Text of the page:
Party time at the Astoria Ballroom
IN this week’s Memory Lane, we take a look back at the Astoria Ballroom, which rocked Rawtenstall with beat nights and star acts during its 34 years on St Mary’s Way.
Our regular nostalgia contributor Peter Fisher has sent us a selection of pictures of the venue and we also have a shot of three Astoria doormen from the 1950s, sent in by George Haworth.
Originally a car showroom owned by John Myerscough & Co and created by brothers John and Noel Myerscough, the Astoria became a renowned music venue, where youngsters from Manchester, Bury, Accrington and across Lancashire headed on Saturday nights.
The Astoria had a dance floor that measured approximately 585 sq ft, able to hold up to 800 dancers at one time.
It was covered in maple wood and hailed ‘one of the finest sprung dance floors in England’.
In 1959 the floor was resprung with more than 6,000 pieces of Canadian maple laid on steel springs, at a cost of £1,000.
The Astoria opened on December 16, 1932 and hosted its first event, the annual ball of the Rawtenstall Royal British Legion.
At the event, the mayor, the late Alderman John Hamer, welcomed the Lancashire cotton queen, Marjorie Knowles.
In the Astoria’s early years, there was dancing almost every night of the week, with modern sessions, an ‘old tyme music’ night, a 50/50 night and the ‘popular’ night on Saturdays.
In the 1940s and 50s, big name bands and vocalists played at the Astoria, including the Joe Loss Orchestra with vocalist Rose Brennan, The Eric Delaney Band, and Dickie Valentine.
In 1959, John Myerscough junior came to the helm and prepared for the beat boom coming in the 1960s. Teenagers flocked to the Astoria for Saturday beat nights, to see bands including The Kinks, Gerry and the Pacemakers and The Animals.
On May 22, 1965, The Who, consisting of Roger Daltrey, Pete Townsend and drummer Keith Moon, played at the venue as part of their UK tour. In 1965, a group called Them played at the Astoria, fronted by singer Van Morrison.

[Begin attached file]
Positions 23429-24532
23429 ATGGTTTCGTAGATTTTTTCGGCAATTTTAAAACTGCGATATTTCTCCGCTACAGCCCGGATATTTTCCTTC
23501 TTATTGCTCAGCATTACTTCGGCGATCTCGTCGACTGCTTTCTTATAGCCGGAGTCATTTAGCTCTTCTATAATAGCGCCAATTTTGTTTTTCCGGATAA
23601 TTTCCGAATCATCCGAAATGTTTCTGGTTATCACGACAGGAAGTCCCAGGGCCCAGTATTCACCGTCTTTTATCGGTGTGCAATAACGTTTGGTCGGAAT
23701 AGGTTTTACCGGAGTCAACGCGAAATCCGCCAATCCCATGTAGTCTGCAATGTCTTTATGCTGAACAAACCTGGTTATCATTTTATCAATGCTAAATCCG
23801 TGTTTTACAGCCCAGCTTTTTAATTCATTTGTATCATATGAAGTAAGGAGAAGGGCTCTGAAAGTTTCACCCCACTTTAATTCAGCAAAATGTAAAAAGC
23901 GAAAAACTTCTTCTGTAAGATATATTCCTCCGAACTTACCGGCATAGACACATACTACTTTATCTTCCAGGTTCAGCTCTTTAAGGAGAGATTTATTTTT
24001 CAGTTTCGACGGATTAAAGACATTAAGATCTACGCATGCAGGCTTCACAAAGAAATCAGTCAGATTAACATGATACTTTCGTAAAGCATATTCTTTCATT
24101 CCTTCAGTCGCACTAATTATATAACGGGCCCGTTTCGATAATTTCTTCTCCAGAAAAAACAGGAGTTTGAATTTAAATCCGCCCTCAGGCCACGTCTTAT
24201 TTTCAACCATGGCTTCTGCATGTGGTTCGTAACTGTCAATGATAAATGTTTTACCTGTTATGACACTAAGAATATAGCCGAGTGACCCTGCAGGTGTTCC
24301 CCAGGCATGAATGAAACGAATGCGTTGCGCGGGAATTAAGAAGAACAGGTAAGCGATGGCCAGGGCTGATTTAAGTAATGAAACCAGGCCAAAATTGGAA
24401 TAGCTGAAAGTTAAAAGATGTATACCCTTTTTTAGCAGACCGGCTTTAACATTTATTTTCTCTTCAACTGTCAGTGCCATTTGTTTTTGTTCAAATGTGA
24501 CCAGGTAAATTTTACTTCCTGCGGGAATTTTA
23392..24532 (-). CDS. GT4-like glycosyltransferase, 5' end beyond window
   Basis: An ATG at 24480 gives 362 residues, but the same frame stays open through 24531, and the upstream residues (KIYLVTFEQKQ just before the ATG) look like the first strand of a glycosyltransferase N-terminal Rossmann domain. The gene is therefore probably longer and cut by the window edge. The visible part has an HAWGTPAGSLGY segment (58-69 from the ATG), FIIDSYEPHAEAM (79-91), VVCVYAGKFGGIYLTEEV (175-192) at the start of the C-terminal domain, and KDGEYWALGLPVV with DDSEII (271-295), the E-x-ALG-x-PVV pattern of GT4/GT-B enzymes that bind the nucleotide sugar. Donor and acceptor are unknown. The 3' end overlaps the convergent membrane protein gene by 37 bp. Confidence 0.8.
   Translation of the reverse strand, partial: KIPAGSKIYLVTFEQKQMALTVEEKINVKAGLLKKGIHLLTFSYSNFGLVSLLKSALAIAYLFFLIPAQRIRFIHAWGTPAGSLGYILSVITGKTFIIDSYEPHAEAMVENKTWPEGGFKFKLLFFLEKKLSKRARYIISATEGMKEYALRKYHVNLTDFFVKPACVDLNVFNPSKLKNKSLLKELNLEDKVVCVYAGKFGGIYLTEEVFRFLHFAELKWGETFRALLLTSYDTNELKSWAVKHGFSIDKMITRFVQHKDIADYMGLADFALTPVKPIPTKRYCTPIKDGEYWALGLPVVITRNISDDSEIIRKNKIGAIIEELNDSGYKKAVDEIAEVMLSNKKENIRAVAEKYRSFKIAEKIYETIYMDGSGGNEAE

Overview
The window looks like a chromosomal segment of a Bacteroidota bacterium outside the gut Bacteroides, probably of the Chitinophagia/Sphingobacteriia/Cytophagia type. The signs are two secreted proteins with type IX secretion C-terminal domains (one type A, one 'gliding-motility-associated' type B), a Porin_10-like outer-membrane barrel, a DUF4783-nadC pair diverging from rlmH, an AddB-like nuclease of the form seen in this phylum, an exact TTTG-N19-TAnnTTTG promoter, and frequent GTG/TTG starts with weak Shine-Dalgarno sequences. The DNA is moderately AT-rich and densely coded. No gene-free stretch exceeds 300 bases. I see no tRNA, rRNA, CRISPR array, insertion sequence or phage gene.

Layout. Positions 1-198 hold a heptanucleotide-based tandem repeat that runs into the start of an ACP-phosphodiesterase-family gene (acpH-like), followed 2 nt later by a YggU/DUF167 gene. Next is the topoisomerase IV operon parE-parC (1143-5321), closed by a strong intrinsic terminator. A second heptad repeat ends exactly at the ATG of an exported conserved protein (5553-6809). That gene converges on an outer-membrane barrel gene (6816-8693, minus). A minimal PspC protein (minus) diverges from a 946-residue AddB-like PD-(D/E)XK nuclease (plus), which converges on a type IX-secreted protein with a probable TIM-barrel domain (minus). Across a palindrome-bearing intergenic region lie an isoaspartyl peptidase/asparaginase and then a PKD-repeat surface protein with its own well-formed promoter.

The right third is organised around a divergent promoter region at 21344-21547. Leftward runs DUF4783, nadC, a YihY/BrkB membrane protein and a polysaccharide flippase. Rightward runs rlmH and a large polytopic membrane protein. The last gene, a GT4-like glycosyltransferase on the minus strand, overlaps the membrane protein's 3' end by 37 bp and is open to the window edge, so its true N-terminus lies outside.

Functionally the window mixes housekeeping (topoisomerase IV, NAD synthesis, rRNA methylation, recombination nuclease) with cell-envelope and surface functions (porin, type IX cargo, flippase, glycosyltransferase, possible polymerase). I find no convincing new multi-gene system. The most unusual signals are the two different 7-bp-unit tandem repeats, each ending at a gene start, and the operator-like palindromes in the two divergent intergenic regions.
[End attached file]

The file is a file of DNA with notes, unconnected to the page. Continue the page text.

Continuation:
Entry to gigs cost between six and 15 shillings, depending on the status of the band playing that night.
John Myerscough handpicked local bands to play at the venue, including The Hollies, from Manchester, and The Four Pennies, from Blackburn.
On February 7, 1966, the Astoria closed its doors for the final time, still under the ownership of the Myerscough family after 34 years. John moved to Southport and took over Lewis Buckley Entertainments, the agency that had booked many of the star acts into the Astoria during the 1960s.
The building has now been demolished to make way for St Mary’s Way, the A56 Bank Street bypass.
Our first shot of the week (Picture 1) shows the Astoria and Holly Mount. Picture 2 depicts the Astoria and Tup Bridge, while Picture 3 shows the outside of the venue when Ivy Benson and the All Girls Orchestra performed there.
Picture 4 shows attendees gathered for the opening of the Astoria in 1932, while below that, Picture 5 shows the exterior in April 1962.
Finally, we have Picture 6, sent in by George Haworth, showing him (centre) as a doorman at the Astoria in the 1950s, with Bob Chapman (left) and John Chapman (right).
If these pictures bring back memories, please get in touch. Thanks to all our nostalgia contributors.